facilitate investigations and prosecutions, and ensure the security of the
public.
86. The Parties should establish
reciprocal arrangements for timely, effective and efficient exchanges of
Passenger Name Record (PNR) data and the results of processing such data stored
in respective national PNR processing systems, and of DNA, fingerprints and
vehicle registration data (Prüm).
Comment: the UK has signed up to
the EU law on PNR data.
However, the EU also has treaties with non-EU countries on this issue, which
have different systems for exchanging data. It is not clear whether the idea is
to retain UK participation in the EU law, or set up a separate arrangement.
Note that the CJEU has ruled that one of the EU treaties on PNR failed to
protect personal data rights sufficiently (see discussion here);
that treaty is now being renegotiated as a result.
The exchange
of national information on DNA, fingerprints and vehicle registration data within
the EU takes place on the basis of the ‘Prüm’ Decision
(which was named after the place where a previous treaty dealing with these
issues was signed). Although the text of the political declaration is not
explicit, presumably the idea is for the UK to keep applying this law as a
non-EU country. The EU already has a treaty
with Norway and Iceland which associates those countries with the relevant EU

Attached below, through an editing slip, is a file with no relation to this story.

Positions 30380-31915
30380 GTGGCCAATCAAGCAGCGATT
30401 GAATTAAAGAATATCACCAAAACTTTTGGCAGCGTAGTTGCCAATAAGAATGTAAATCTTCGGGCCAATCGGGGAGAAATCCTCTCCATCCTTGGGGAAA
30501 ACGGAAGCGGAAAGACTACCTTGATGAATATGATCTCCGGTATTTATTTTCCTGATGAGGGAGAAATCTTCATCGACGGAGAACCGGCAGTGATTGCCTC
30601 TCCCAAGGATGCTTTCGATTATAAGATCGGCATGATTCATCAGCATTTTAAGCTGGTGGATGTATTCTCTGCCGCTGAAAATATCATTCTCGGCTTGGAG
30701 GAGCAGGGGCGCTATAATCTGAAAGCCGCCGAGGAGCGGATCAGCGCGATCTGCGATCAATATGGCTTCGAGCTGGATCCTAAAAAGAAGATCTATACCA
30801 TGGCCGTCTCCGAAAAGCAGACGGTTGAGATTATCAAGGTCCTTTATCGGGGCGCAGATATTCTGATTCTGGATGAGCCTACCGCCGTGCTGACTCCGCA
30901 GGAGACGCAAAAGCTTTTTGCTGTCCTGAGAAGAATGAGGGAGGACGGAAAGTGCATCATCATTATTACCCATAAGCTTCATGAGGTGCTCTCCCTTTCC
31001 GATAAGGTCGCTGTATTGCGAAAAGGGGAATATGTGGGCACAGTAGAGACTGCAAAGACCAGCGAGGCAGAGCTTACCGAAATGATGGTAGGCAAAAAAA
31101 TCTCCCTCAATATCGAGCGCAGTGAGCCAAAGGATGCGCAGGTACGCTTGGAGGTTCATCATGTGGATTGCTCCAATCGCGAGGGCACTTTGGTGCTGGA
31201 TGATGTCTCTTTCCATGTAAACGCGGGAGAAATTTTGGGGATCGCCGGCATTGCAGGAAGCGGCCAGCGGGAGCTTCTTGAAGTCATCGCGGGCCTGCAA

law (another such treaty is being
negotiated
with Switzerland and Liechtenstein). This treaty could easily be
adapted to apply to the UK (taking account of the fact that the UK already
applies
the relevant EU law).
87. The Parties should consider
further arrangements appropriate to the United Kingdom’s future status for data
exchange, such as exchange of information on wanted or missing persons and
objects and of criminal records, with the view to delivering capabilities that,
in so far as is technically and legally possible, and considered necessary and
in both Parties’ interests, approximate those enabled by relevant Union
mechanisms.
Comments: This paragraph
describes – but does not name – two EU laws in which the UK currently
participates – namely ‘SIS II’ (the second-generation Schengen Information
System) and ECRIS (the European Criminal Records Information System). The UK
has participated in SIS II since 2015 (see discussion here);
it also opted in to an updated